Transcribed from volume II of Kansas: a cyclopedia of state history, embracing events, institutions, industries, counties, cities, towns, prominent persons, etc. ... / with a supplementary volume devoted to selected personal history and reminiscence. Standard Pub. Co. Chicago : 1912. 3 v. in 4. : front., ill., ports.; 28 cm. Vols. I-II edited by Frank W. Blackmar. Transcribed July 2002 by Carolyn Ward.


Pensineau, Paschal, interpreter and trader among the Kickapoo Indians, was born at Cahokia, Ill., April 17, 1796. His father was a Canadian from Fort La Prairie, near Montreal, and was of pure French blood. His mother was born in Cahokia, her parents being French on the paternal side and half-breed Pottawatomie on the other. Paschal attended a French school about six months when a child and lived at Cahokia until he was about thirteen years old, when he went to live with the Kickapoos, his father at that time being manager of the American Fur company. When nineteen years old he crossed the Mississippi river with the Kickapoos and settled on White river, where he remained for about five years. For five years he lived with the Sacs and Foxes and took part in the Black Hawk war, after which he again joined the Kickapoos who were then living on the Missouri river above Fort Leavenworth. He took a stock of goods with him and represented the American Fur company as its first agent on the Missouri river. He married a Kickapoo woman and in 1844 opened a farm on Stranger creek, near the village of Mt. Pleasant, Atchison county, living there for about ten or eleven years, during which time he also kept a trading house. From there he removed to the Grasshopper (Delaware) river, near the present village of Muscotah. He received his first appointment as interpreter from Gen. William Clark, superintendent of Indian affairs. After the Kickapoos settled on the Missouri river he was again appointed interpreter. He took part in the Mexican and Civil wars, receiving a wound at the battle of Cross Hollow, in the latter. He was never mustered into the service of the United States, he and several hundred Kickapoos doing volunteer duty for the Union army. About 1874 or 1875 he removed to the Indian territory, locating about 7 miles from Shawneetown, on the north fork of the Canadian river, where he died about March, 1884.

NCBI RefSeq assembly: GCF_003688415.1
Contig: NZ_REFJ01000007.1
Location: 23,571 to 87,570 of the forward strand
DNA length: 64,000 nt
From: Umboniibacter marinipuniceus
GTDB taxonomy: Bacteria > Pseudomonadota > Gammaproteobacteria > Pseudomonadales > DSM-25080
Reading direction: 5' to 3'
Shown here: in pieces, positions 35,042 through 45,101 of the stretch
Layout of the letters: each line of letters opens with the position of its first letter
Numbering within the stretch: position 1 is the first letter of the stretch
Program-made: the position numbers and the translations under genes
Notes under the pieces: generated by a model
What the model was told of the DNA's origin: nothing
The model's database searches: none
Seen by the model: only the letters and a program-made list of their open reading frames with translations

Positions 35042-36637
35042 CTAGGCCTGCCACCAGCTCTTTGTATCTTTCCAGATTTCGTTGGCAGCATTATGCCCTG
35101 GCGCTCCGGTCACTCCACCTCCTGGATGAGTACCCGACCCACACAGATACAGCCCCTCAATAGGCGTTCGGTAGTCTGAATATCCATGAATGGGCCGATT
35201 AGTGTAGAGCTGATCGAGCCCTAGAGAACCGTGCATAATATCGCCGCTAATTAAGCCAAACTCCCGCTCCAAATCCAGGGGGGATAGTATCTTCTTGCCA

Pages 465-466 from volume II of Kansas: a cyclopedia of state history, embracing events, institutions, industries, counties, cities, towns, prominent persons, etc. ... / with a supplementary volume devoted to selected personal history and reminiscence. Standard Pub. Co. Chicago : 1912. 3 v. in 4. : front., ill., ports.; 28 cm. Vols. I-II edited by Frank W. Blackmar. Transcribed July 2002 by Carolyn Ward.

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VOLUME I

TITLE PAGE / LIST OF ILLUSTRATIONS
INTRODUCTION

A | B | C | D | E | F | G | H | I

VOLUME II

TITLE PAGE / LIST OF ILLUSTRATIONS

J | K | L | Mc | M | N | O | P | Q | R | S | T | U | V | W | X | Y | Z

VOLUME III

BIOGRAPHICAL INDEXES


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